Law Offices Of Thomas Sciacca, PLLC

Blog Death Certificate Estates Executor Funeral Directive Surrogate's Court

How Do I Get a Death Certificate for a Deceased New Yorker?

{Read in 3 Minutes}  As a Trusts and Estates attorney, I am constantly dealing with death certificates. The Surrogate’s Court will require that any new Estate petition contains a certified copy of the decedent’s death certificate. Simply put, the Surrogate’s Court cannot begin work on the Estate of a deceased person until they confirm that the person is, in fact, deceased. How do people go about getting death certificates for deceased New Yorkers?

For the very recently deceased (i.e. their loved ones are still planning for the disposition of their remains), the funeral director is a great source for obtaining death certificates. When arranging a funeral after someone dies (or if someone has chosen to prepay their funeral), the service provider will ask how many death certificates they would like to order. Usually, they will order somewhere between six and twelve, and the funeral director will obtain them directly from the City of New York. Often, they can do this for a few months after the funeral is over, so don’t be shy about contacting the funeral director and see if they’re still within the window of time in which the City will allow them to get death certificates directly.

If it’s too late for the funeral director to assist, or if you’d prefer to go directly to the City, there are two ways that you can do it, as described on the City’s website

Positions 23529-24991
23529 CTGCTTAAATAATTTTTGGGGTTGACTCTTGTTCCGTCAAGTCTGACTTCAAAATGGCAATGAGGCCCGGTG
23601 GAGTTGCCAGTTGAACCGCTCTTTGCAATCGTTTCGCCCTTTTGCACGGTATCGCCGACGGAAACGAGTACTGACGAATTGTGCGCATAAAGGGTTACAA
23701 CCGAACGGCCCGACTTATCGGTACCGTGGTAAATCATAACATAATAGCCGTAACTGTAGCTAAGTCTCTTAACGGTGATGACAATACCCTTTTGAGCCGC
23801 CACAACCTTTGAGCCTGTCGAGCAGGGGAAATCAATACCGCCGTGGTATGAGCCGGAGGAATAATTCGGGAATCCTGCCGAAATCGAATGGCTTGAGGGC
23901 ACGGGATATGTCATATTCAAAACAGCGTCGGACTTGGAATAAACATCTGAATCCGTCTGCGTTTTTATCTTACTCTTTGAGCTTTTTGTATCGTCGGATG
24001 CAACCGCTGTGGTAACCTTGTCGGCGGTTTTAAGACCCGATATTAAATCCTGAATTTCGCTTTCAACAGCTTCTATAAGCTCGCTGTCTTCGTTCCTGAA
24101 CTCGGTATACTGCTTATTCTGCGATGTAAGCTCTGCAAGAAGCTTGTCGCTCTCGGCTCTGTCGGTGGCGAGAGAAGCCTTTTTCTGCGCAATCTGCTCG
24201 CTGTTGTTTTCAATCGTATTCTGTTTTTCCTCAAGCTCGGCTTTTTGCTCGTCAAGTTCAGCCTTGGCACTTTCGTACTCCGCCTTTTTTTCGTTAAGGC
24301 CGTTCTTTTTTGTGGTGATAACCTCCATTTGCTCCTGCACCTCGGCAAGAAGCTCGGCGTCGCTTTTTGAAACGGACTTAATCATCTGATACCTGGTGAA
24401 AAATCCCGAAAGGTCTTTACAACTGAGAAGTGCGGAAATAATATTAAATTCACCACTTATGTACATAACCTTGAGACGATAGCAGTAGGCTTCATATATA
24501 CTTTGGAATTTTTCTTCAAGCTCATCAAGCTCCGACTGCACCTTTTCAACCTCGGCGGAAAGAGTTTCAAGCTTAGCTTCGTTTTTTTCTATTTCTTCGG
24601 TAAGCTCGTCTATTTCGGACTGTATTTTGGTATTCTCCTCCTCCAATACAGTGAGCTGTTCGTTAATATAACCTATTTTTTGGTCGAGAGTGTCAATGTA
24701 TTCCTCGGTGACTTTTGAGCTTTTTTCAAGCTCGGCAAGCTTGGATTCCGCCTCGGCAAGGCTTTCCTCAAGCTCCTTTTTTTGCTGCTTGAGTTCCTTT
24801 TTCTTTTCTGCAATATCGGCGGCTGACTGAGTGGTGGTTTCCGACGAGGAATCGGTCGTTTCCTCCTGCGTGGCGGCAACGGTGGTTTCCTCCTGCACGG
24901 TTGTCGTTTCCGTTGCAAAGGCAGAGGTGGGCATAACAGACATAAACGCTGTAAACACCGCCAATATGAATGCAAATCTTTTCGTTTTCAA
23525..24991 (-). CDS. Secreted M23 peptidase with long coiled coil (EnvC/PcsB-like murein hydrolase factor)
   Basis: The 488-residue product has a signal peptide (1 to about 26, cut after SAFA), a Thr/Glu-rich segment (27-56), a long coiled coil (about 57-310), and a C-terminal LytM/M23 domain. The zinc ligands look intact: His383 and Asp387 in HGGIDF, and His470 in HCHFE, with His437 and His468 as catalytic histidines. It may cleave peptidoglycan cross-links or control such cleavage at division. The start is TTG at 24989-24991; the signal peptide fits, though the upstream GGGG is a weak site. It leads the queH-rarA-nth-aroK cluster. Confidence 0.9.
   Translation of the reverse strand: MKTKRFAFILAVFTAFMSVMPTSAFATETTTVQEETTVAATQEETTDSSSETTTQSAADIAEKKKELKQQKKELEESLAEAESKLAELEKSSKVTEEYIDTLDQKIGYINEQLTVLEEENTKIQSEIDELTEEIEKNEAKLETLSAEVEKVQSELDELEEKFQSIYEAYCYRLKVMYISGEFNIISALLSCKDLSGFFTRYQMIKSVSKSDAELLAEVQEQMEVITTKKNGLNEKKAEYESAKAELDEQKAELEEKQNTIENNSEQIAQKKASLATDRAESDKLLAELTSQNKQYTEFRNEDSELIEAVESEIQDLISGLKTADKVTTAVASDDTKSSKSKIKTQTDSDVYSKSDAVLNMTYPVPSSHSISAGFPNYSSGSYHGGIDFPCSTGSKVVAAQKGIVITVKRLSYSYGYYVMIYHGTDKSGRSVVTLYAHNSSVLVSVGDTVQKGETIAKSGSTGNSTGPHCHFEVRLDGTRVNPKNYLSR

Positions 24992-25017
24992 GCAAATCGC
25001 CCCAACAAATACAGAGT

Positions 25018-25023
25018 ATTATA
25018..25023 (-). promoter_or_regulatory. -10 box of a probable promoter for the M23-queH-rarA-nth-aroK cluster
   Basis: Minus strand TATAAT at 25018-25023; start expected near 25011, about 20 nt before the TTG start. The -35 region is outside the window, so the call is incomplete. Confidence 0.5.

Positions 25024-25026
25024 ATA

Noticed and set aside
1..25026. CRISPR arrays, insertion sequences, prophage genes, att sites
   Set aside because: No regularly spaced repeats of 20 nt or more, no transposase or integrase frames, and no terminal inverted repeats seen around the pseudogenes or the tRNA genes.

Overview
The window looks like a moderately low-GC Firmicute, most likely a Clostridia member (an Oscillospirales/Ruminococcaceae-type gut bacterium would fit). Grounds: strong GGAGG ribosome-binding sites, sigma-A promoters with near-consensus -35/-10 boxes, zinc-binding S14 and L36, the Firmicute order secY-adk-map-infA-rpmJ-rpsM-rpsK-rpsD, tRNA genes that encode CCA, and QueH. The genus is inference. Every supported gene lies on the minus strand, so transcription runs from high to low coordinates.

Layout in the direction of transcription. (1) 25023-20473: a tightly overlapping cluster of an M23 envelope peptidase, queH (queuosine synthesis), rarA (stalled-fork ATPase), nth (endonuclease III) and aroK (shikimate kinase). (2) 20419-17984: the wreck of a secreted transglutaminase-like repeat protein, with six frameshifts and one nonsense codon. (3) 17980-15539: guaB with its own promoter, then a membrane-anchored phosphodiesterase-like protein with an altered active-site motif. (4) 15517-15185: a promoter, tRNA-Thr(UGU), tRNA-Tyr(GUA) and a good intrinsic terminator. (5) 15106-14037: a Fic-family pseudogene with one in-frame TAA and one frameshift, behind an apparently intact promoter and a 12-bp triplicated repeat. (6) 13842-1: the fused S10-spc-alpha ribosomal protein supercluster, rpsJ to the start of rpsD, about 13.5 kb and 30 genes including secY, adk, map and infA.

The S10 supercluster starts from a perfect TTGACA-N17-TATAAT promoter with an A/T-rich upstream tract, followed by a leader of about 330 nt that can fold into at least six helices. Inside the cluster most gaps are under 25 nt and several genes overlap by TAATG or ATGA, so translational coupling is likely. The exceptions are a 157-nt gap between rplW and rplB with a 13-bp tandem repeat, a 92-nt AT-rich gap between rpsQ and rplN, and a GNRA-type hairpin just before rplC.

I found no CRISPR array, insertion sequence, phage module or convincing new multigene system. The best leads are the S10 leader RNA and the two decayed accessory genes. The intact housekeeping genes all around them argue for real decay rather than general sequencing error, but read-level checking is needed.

First, one can order it online using VitalChek (an online service that verifies your identity based on public records) to determine if you are someone who is entitled to order a death certificate, and then you can pay online with your credit card. This is often the preferred method as VitalChek can turn things around very quickly. The other way that this can be accomplished is by filling out a paper application, which is available online at the City’s website. It will allow you to fill out the form — or you can always submit it by mail or bring it to the Department of Vital Records on Worth Street in Lower Manhattan for processing. This takes a little bit longer but is still a tried and true way to obtain death certificates.

Finally, it’s worth noting that you have to have some connection to the dead person in order to get their death certificate. Due to privacy concerns, I cannot just order a death certificate for anybody. I need to be within a certain level of relationship with the deceased, usually a spouse or domestic partner, a parent, a child, a sibling, or perhaps a grandparent or a grandchild. If you do not fall into one of these categories, but you are the Executor of the Estate of the deceased, then you can also order one from the City. For more information on this topic, please contact me.